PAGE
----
- Audible Audio Edition
- Listening Length: 3 hours and 55 minutes
- Program Type: Audiobook
- Version: Unabridged
- Publisher: Recorded Books
- Audible.com Release Date: November 2, 2012
- Whispersync for Voice: Ready
- Language: English
- ASIN: B00A0DHUBY
- Amazon Best Sellers Rank:
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The Emperor's Soul Audiobook – Unabridged
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The Emperor's Soul is set in Sel, the same planet as Elantris (though very far apart from where Elantris takes place). The magic in this world takes the form of elaborate seals, the inspirations for which were drawn from the red signature seals commonly found on East Asian artwork. Though in our world it only leaves an impression of authorship, on Sel, an intricate seal can be used to change the history of an object in a process called Forgery, thus changing its present state. A battered old desk can be Forged so that it had a caring owner in the past, transforming it into a sturdy, well-maintained version of itself. The book follows the captivity of a talented Forger who is faced with an impossible task; Forging the soul of the emperor, who has been rendered brain-dead by an assassination attempt.
I found that a usual problem with Brandon's other novellas is that they feel like a chapter in a larger novel; interesting, but without a strong conclusion which leaves too many open plot lines and a sense of frustration when it ends. However, The Emperor's Soul focuses on one self-contained event (that of Shai's captivity), so despite the short length of the book, the conclusion of the novella gives a sense of immense satisfaction to the reader.
To express myself in a more succinct way, The Emperor's Soul feels like it was _meant_ to be a novella, rather than a novel put on a diet against its will. The book is jammed packed with emotion and tension, but it works well because it is short enough that the reader isn't emotionally exhausted by the end of it. Every character introduced pulls their weight in carrying the plot along. No words are wasted while the book makes surprisingly deep inquiries into the complex motivations of each character. The entire book just feels _tight_.
In the end, all I really want to say is, well done, Mr. Brandon Sanderson! You've successfully mastered the art of the novella.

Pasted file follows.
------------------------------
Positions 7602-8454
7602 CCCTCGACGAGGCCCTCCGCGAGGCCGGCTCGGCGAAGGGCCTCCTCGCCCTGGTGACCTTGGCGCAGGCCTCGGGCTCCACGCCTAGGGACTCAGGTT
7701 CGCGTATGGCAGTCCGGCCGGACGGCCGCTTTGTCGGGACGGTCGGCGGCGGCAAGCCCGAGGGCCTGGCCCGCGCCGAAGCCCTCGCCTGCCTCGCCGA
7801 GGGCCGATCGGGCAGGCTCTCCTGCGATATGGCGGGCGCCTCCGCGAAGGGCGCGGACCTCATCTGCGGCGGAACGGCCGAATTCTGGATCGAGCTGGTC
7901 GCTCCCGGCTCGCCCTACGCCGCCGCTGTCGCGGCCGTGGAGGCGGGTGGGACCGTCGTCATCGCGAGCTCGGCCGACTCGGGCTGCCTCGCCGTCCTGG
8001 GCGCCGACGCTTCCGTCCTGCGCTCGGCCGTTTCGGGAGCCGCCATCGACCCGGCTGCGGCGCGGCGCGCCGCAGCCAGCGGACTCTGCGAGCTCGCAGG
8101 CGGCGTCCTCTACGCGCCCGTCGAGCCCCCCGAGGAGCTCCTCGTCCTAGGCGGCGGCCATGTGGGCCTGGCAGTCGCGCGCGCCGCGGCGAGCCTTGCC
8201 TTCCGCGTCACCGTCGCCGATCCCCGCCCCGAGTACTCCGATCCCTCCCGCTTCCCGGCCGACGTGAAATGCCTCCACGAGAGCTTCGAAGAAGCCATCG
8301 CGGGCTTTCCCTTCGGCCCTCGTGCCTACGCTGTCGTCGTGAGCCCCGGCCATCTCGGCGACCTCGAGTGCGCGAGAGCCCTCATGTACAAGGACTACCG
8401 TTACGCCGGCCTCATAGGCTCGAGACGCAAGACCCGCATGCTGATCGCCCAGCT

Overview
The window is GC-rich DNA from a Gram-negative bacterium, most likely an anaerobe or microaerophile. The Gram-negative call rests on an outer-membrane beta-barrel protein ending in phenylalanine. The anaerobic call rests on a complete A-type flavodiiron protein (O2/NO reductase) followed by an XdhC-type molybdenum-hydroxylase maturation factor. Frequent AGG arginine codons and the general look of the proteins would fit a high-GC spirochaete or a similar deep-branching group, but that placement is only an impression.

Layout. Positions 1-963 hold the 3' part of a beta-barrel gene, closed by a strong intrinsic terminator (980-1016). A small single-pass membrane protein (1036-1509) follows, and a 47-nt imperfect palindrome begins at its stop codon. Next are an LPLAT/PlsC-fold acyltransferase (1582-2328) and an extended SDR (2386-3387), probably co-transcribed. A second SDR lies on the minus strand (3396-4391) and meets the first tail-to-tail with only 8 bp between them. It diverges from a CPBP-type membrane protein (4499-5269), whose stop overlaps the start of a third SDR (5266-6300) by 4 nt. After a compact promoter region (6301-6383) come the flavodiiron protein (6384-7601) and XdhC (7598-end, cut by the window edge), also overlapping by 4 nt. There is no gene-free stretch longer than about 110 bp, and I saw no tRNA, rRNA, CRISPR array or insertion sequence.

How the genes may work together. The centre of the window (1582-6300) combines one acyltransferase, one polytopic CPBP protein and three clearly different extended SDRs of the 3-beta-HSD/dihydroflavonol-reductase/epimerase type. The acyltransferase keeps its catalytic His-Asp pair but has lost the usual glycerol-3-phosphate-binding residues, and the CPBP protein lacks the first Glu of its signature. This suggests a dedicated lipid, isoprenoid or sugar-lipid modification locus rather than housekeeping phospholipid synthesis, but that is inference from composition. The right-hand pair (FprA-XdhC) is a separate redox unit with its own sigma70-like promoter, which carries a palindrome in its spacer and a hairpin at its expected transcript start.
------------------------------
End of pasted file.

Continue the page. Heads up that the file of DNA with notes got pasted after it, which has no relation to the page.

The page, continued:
Brandon Sanderson is in top form as usual, despite the shortness of this novella. Shai is a thief and has no compunctions about being opportunistic, but her driving force is her pride in her art. She's proud and tenacious - almost to a fault. I wouldn't exactly say she's lovable, but who doesn't love a good noble thief? The supporting characters, with the exception of Gaotona and Emperor Ashravan, don't really have enough time to be developed, but that's understandable for a book less than 170 pages long.
I loved the examination of identity in this book. In order for Shai to be such a good Forger, she has to be extremely good at observing both people and objects - the little things that influence them, their motivations, how they can be manipulated. She needs to be able to produce her desired changes with the minimum of effort required for it to appear natural (think about the complexity of planting an idea via a dream in Inception - it's the same concept.) Shai does this instinctively, and it greatly adds to the complexity of the plot and the world building. Of course, she also does it deliberately, and how she pieced together Ashravan's life from notes and interviews is fascinating.
I was slightly dissatisfied at the end because it was over too quickly and I wanted more! More of the characters, more plot, more of the world. I can't really complain about that, though - this is a novella, and I knew that going into it, and Sanderson does a great job with it. The only thing that felt rushed was Shai's task [SPOILER WARNING] - she said it would ordinarily take her two years at least, but she manages to complete it in three months - why was she able to do it so much faster? I would've liked some sort of explanation. [END SPOILERS]
I hope Sanderson writes more books featuring Shai and the Empire - perhaps even coming into contact with characters from Elantris.
What a fascinating little tale. I wouldn't have been interested enough to dive into the story for 300 pages, but this was great.
I love the idea of basing magic off stamps and that the stamp had to be artistically drawn well and that the material's background had to be considered. This magic system really allowed the MC to be clever. Readers admire someone who has that level of expertise.
The MC's personality was great. She stamped her own table and prison cell so she'd be more comfortable, ha!
I loved the end! I expected part of it, but it was still wonderful. I also loved that the MC had her own stamps to change herself.
Sanderson uses several storytelling devices to his advantage here. I'll discuss two.
The days as a countdown served as a perfect timebomb. Not only do we get a sense of progression, but we also get rising tension. This has happened in several books I've read, including Twelve Days of Faery.
The prisoner-on-death-row-hired-for-vital-work has been used before, too (my favorite would be The Thief, but another is Throne of Glass). This plot point is really neat because the reader automatically knows what the MC wants (freedom), and that everyone else in the book is the MC's enemy. This keeps you on your toes more than other books that let the character find a haven and slow down for a page or two.
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